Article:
Chemotherapy drugs and inflammatory cytokines enhance matrix metalloproteinases expression by oral mucosa cells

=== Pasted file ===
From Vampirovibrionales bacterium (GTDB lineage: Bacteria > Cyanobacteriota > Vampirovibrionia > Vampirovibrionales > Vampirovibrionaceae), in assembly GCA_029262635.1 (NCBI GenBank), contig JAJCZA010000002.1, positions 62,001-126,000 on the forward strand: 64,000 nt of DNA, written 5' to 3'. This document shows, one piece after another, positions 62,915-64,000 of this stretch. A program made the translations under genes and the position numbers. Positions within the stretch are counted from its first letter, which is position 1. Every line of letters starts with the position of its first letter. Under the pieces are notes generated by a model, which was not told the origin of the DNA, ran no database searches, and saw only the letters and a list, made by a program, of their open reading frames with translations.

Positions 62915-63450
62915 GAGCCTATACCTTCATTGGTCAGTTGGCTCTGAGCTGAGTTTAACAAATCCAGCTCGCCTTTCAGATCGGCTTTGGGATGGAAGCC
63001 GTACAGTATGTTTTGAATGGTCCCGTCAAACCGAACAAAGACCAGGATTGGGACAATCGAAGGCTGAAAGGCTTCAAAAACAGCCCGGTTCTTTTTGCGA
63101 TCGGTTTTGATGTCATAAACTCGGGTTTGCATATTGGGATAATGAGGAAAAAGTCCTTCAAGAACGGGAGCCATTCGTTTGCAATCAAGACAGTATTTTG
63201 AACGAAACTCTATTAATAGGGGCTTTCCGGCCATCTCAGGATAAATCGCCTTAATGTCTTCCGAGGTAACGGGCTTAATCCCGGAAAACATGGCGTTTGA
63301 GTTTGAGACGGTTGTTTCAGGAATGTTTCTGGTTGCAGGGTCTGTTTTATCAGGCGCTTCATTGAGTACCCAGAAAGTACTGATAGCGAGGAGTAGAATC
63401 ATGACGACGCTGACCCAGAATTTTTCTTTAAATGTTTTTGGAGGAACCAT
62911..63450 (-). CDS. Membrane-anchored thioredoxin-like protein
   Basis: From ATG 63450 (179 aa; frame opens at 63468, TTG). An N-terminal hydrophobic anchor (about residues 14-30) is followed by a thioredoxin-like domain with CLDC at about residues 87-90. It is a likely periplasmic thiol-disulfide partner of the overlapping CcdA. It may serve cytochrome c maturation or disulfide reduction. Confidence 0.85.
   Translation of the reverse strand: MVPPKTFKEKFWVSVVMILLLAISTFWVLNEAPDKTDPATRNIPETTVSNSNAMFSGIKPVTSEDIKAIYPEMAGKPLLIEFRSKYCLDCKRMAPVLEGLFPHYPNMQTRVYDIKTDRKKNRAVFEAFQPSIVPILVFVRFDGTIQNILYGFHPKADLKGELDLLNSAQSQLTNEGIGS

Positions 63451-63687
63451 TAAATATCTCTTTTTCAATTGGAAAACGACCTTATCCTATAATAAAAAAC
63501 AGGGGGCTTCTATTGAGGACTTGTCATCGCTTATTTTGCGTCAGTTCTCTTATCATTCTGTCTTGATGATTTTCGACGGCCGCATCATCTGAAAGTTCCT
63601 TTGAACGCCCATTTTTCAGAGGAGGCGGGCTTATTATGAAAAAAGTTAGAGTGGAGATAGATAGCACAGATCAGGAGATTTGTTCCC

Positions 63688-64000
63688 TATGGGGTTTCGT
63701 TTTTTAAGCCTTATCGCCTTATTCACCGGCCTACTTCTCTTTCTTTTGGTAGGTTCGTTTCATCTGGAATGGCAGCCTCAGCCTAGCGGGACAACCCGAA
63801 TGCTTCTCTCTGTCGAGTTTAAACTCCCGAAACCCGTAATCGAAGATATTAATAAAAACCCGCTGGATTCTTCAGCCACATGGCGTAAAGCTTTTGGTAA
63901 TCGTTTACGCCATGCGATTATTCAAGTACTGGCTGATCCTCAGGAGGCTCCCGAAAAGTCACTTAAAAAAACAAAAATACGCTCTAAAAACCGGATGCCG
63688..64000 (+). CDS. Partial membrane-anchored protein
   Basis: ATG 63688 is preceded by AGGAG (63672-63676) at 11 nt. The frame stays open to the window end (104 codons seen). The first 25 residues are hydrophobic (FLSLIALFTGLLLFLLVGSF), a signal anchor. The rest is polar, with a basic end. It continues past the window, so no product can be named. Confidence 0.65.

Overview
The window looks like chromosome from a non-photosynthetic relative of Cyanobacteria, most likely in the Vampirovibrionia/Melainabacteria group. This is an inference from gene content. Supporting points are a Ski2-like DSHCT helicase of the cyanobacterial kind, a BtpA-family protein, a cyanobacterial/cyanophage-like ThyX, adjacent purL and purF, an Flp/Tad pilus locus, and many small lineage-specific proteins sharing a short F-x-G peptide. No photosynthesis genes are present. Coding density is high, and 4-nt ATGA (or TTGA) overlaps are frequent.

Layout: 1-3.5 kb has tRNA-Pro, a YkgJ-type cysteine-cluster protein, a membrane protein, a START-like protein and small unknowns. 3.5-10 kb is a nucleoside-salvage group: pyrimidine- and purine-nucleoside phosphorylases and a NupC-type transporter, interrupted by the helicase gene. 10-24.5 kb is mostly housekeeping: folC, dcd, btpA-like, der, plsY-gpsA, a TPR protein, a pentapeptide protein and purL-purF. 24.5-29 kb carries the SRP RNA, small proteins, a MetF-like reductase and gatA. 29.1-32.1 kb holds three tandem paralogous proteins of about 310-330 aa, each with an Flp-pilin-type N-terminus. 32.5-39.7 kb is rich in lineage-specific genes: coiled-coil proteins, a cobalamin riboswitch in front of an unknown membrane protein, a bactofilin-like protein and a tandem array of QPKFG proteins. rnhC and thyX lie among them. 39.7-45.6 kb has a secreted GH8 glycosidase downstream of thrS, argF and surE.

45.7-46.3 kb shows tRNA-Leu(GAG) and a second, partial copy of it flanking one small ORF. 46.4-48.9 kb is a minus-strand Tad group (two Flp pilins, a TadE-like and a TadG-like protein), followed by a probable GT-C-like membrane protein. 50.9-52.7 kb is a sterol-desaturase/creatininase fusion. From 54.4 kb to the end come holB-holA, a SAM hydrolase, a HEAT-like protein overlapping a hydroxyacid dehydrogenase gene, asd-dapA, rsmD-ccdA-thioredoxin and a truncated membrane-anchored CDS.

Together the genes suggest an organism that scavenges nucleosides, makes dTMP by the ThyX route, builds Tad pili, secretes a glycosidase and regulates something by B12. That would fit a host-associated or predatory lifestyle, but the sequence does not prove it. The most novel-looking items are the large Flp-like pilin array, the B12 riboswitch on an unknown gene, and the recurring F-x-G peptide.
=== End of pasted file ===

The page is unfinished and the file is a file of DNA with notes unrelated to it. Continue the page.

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Objective: Oral mucositis (OM), the most common side effect of cancer therapy, is associated with pro-inflammatory cytokines and matrix metalloproteinases (MMPs) increased expression. Although there are approaches for OM management, none is infallible, thus, elucidation of molecular events related to OM etiopathogenesis may improve current therapeutic strategies. This study assessed the influence of pro-inflammatory cytokines and chemotherapy drugs on MMPs expression and synthesis by oral mucosa cells. Design: Human gingival fibroblasts (HGF) were exposed to different concentrations of methotrexate (MTX) and 5-fluorouracil (5-FU); subsequentially, cell viability, nitric oxide and interleukin(IL)-6 production were evaluated to select the concentration of these drugs that could stimulate inflammatory phenotype without cytotoxic effects. Then, HGF and primary gingival keratinocytes (PGK) were subjected to different stimuli: culture medium (negative control), tumor necrosis factor-alpha (TNF-α – positive control), IL-6, IL-8, MTX, and 5-FU for 3, 6, 12, and 24 h. Next, gene expression and synthesis of MMP-2 and MMP-9 by HGF and MMP-3 by PGK were assessed. Results: At 6 h, MMP-2 synthesis increased 60 % after exposure to TNF-α and MTX, 40 % after IL-6, and 15 % after IL-8. At 12 h, MMP-9 synthesis increased 15 % after exposure to TNF-α, while MMP-3 synthesis increased 30 % after TNF-α, and 10 % after IL-8. TNF-α-treated groups presented increased gene expression of all MMPs evaluated. IL-8 and 5-FU increased MMP-2 and MMP-3 expression, while IL-6 and MTX augmented MMP-2 expression. Conclusions: The chemotherapy drugs and cytokines investigated up-regulated MMPs expression by oral mucosa cells, which may lead to OM establishment and severity.